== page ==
SoftBank Invests $200M in Mobile Ad Startup InMobi | Adweek SoftBank Invests $200M in Mobile Ad Startup InMobi | Adweek
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Japan's SoftBank Invests $200M in Mobile Ad Startup

InMobi CEO promises aggressive international expansion
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Mobile ad startup InMobi just announced that it has raised $200 million from Japanese telecommunications company SoftBank, in what the startup is calling the largest mobile investment of the year.

Before this round, InMobi raised $15 million from famous firms Kleiner Perkins Caufield & Byers and Sherpalo Ventures. CEO Naveen Tewari said the new funding allows the company to aggressively pursue plans for international growth. InMobi has offices in 15 countries, but he predicted that the ad network will eventually build a significant audience in "50 to 60."

"The mobile advertising business is not going to be concentrated in a handful of countries" he said, later adding, "You can't manage that business centrally. We're going to make a lot of investments and go deep in those markets."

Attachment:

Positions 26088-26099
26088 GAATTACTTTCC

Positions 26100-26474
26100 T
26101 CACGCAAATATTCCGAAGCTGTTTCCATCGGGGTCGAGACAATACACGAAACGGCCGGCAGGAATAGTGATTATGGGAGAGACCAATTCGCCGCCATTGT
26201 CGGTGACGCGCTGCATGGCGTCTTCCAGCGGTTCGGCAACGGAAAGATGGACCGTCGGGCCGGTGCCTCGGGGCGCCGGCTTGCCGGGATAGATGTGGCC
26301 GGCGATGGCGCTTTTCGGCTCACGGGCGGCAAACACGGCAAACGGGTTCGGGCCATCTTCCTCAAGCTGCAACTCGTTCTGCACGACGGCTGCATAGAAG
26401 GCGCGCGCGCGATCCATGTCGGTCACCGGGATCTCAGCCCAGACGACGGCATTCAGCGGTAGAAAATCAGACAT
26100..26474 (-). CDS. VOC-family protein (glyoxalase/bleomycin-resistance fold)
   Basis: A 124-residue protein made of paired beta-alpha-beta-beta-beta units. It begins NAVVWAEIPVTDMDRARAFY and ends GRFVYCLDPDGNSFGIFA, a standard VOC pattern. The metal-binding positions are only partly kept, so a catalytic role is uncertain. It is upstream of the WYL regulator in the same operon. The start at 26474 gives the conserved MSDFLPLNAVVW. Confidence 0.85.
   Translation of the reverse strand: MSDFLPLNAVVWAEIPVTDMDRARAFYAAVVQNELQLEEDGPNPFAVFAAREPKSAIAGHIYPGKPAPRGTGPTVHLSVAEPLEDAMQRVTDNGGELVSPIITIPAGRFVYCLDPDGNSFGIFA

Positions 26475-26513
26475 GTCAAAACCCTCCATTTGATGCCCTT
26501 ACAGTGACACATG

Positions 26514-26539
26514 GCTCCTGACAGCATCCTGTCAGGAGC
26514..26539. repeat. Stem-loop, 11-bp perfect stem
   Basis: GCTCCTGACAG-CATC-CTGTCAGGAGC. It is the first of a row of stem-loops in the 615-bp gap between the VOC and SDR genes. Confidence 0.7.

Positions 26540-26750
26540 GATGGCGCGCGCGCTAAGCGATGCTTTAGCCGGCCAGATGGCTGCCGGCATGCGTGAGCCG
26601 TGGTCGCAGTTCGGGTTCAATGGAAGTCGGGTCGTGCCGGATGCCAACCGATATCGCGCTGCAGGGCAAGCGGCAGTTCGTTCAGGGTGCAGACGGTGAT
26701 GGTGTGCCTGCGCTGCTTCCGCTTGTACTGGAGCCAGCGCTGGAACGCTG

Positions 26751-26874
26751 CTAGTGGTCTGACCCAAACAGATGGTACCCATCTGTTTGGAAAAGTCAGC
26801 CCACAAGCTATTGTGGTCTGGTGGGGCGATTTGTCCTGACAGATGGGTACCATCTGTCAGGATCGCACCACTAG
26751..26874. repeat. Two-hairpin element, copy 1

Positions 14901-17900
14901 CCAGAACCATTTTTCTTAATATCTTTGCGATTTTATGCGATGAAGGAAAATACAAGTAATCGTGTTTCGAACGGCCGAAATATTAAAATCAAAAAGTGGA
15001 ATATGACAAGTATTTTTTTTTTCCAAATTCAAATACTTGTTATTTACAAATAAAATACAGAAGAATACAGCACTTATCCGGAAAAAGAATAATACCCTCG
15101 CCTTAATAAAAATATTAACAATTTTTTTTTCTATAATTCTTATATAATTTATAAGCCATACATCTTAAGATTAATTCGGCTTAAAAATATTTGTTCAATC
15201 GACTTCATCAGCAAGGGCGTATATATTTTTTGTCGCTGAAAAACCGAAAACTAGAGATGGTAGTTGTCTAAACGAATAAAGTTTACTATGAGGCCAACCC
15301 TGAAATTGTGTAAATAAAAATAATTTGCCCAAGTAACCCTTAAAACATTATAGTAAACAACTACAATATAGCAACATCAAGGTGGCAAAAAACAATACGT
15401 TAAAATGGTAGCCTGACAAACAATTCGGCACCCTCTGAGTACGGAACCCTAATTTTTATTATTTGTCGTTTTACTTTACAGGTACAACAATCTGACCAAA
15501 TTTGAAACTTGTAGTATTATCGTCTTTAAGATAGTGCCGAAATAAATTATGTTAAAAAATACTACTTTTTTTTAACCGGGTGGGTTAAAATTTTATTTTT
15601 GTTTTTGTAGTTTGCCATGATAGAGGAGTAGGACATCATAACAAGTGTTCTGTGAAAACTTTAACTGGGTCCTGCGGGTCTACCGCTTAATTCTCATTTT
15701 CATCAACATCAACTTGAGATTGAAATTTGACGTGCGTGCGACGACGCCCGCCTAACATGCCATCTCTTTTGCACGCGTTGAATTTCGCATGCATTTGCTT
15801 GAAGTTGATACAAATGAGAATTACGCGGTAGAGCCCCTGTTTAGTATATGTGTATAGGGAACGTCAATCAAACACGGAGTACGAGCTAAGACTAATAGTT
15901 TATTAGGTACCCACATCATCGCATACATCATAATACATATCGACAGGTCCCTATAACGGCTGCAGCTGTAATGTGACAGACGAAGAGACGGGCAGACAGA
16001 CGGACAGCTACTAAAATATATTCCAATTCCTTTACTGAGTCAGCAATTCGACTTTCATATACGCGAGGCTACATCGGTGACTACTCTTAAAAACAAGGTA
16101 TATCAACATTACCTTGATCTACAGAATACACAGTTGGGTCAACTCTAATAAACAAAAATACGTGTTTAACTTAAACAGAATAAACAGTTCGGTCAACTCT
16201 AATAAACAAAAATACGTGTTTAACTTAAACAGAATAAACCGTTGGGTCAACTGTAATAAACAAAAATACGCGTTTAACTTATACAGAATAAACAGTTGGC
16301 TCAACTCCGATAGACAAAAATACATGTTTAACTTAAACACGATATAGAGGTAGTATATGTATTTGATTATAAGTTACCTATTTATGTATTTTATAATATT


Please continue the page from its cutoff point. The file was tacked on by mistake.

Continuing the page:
In the past few years, InMobi has made a "significant impact" in the U.S., Europe, and Japan, Tewari said, with China and Korea among the countries targeted for expansion. The company claims it now serves 44 billion ad impressions each month.

InMobi will also spend the money on hiring engineers and potential startup acquisitions. (It recently purchased Sprout, a startup building tools for the creation of rich media ads.) Tewari emphasized InMobi's desire to be a "whole ecosystem play," not just an ad network, by offering mobile application developers whatever they need to make money, whether it's through advertising, payments, or other means.

SoftBank seems to be increasingly involved in high-profile American startups. For example, it invested $150 million in social game maker Zynga, and it also partnered with Twitter to offer smartphones linked to the messaging service.

Kleiner and Sherpalo, meanwhile, did not participate in the new funding. Tewari said the round was too big for Kleiner's venture capital fund (the source of the previous investment), and it didn't make sense to include Kleiner's growth fund (for larger investments).